Mark Takano, a 51-year-old gay Japanese-American, is counting on a new Hispanic-majority district to make him the first Democratic congressman from Southern California’s Riverside County in two decades.
His opponent, who’s also non-Hispanic, is likewise wooing the Latino vote and independents. John Tavaglione, 64, is a pro-choice Republican who plays in a rock band and refuses to promise not to raise taxes.
The district 50 miles east of Los Angeles, redrawn last year by an independent commission, is about 56 percent Hispanic, according to data compiled by Meridian Pacific Inc., a political consulting firm in Sacramento. The race offers one of the few opportunities for California Democrats to pick up a seat in the U.S. House of Representatives.
“This is emerging as an urban area,” Takano said. “It’s no longer the Republican stronghold it has been seen as.”
Hispanics have played a large role in the area’s transformation from a citrus-growing region into suburbs ringed by brown, boulder-strewn hills. While Riverside County’s population grew 42 percent to 2.2 million in the decade that ended in 2010, its Hispanic population surged 78 percent to 1 million, according to U.S. Census data.
Hispanic growth in population and political clout in California mirrors a national trend. In 2010, Latinos represented 8 percent of eligible voters and 7 percent of actual voters, according to the William C. Velasquez Institute in San Antonio, Texas, which tracks Latino voting patterns. Latinos now make up 11 percent of eligible voters, the Washington-based Pew Hispanic Center said in a report.
In 2008, Latino voters backed Barack Obama over Republican John McCain, 69 percent to 29 percent, according to polling data cited by the Velasquez Institute. With Hispanics alienated by Republican policies on border issues, Republican Mitt Romney is struggling to match or beat McCain’s share of the 2008 Hispanic vote.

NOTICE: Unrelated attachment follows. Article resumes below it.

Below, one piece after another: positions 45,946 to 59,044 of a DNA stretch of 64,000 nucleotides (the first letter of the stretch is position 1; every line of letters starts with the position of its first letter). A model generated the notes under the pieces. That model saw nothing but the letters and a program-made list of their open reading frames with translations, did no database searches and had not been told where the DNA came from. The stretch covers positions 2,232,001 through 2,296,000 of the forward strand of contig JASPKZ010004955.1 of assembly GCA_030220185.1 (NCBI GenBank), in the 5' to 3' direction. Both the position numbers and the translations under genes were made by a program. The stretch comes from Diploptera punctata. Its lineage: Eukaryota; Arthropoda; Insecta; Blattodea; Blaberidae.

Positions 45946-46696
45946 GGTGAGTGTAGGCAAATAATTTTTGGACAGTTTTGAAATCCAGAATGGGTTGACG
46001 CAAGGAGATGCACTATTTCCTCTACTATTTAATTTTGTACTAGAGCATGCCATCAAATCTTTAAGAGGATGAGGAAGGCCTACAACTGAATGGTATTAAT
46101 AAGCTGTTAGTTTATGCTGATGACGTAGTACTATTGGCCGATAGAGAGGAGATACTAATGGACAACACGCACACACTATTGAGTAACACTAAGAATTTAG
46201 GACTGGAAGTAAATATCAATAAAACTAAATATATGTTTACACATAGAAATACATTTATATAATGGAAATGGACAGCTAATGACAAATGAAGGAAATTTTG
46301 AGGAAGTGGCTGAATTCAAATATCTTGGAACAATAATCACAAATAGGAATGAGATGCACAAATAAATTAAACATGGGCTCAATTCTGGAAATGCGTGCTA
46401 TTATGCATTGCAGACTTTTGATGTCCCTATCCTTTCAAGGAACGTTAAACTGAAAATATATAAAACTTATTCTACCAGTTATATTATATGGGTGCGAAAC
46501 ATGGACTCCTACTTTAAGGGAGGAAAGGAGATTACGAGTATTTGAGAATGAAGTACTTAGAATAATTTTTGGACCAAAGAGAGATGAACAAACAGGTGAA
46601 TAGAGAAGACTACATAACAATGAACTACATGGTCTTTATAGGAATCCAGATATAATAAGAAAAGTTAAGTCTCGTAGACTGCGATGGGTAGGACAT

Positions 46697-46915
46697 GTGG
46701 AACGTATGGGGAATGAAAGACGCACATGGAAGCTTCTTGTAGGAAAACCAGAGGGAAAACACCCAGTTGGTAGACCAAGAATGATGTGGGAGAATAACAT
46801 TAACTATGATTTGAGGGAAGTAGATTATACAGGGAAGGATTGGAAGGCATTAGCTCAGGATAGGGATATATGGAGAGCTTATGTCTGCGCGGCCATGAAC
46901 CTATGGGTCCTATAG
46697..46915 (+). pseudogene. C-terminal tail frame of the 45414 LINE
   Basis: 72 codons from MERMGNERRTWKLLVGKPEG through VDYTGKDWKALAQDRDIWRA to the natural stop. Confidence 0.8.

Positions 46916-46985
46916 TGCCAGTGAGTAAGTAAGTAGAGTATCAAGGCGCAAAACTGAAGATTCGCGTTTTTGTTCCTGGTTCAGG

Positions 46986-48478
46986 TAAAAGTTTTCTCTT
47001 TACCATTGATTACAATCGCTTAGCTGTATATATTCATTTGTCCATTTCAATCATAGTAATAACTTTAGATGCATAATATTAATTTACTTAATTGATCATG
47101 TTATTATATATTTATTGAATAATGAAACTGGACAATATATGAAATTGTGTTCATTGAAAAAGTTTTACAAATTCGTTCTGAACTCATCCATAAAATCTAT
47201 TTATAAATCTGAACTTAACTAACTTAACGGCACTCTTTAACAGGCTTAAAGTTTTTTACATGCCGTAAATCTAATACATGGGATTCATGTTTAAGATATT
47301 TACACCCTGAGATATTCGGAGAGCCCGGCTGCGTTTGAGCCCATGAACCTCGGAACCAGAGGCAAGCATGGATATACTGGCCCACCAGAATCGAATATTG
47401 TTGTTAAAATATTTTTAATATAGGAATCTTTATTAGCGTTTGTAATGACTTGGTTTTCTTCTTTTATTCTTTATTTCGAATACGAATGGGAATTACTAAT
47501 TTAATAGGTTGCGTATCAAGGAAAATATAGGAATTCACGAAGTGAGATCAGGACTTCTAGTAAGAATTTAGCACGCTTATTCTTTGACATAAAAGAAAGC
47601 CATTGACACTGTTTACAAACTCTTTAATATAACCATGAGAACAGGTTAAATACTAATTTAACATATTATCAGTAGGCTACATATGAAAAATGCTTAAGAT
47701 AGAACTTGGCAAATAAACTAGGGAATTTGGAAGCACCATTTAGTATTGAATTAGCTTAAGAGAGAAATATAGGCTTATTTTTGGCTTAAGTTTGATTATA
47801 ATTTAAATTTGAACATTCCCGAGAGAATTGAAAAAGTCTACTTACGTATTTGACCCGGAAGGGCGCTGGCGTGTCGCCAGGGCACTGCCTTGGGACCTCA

Arizona’s “show me your papers” law, which requires local police to check the immigration status of anyone they suspect is in the country illegally, helped fuel a 51 percent jump in Hispanic voter registration since 2008, according to the state Democratic Party.
In the 2010 midterm elections, 60 percent of the Hispanic vote went to Democratic House candidates, with 38 percent voting Republican, the Pew center said in a report.
The 41st Congressional District is centered on the city of Riverside, whose estimated population of 311,651 last year made it bigger than Pittsburgh.
The lack of a Hispanic candidate in the race may reflect a shortage of qualified contenders. Just one of the seven Riverside City Council members and none of the five county supervisors is Latino.
Gilberto Esquivel, the local chapter president of the League of United Latin American Citizens, a civil-rights advocacy group based in Washington, said he’s not especially distressed about the absence of a Latino on the ballot.
The league backed the new boundaries because it was more interested in the partisan makeup, said Esquivel, a 72-year-old Democrat. Latino votes are key to capturing the district for Democrats, and demographics suggest a Hispanic could be on the ballot in the future, he said.